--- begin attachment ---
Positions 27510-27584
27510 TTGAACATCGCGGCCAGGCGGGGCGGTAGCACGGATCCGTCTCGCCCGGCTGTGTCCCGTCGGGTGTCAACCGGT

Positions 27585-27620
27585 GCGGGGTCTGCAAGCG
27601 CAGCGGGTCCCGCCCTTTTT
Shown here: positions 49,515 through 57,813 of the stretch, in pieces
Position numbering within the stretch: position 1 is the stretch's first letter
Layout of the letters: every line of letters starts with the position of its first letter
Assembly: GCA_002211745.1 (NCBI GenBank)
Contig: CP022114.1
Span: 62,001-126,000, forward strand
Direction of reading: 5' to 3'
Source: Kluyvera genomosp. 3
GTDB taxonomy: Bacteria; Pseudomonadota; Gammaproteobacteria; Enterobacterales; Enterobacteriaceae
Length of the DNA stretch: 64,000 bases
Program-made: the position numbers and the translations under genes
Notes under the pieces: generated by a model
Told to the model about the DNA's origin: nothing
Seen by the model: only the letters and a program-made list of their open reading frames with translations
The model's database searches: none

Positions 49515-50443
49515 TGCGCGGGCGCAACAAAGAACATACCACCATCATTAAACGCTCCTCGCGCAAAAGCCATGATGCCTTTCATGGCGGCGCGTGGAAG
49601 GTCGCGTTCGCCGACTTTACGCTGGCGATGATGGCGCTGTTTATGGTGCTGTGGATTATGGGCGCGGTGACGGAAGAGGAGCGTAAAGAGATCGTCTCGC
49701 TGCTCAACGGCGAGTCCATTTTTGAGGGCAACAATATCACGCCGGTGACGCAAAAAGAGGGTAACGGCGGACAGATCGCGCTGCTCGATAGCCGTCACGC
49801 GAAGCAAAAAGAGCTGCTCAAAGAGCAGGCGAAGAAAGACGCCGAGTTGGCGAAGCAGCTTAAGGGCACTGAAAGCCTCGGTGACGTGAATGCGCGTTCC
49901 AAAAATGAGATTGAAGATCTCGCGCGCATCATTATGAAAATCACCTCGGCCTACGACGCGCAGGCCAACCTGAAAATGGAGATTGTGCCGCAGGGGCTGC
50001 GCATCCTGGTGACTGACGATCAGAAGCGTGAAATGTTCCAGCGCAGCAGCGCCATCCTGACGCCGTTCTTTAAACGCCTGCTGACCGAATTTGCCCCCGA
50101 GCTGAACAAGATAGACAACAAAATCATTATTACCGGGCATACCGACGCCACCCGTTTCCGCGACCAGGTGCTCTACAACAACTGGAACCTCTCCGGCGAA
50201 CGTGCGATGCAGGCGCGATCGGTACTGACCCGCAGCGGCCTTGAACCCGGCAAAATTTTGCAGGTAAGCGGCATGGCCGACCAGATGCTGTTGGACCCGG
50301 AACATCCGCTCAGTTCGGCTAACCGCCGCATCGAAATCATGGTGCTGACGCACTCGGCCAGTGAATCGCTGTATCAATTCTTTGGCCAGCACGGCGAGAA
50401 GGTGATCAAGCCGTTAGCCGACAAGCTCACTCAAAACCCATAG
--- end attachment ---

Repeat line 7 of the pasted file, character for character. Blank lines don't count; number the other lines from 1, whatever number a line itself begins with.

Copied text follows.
Position numbering within the stretch: position 1 is the stretch's first letter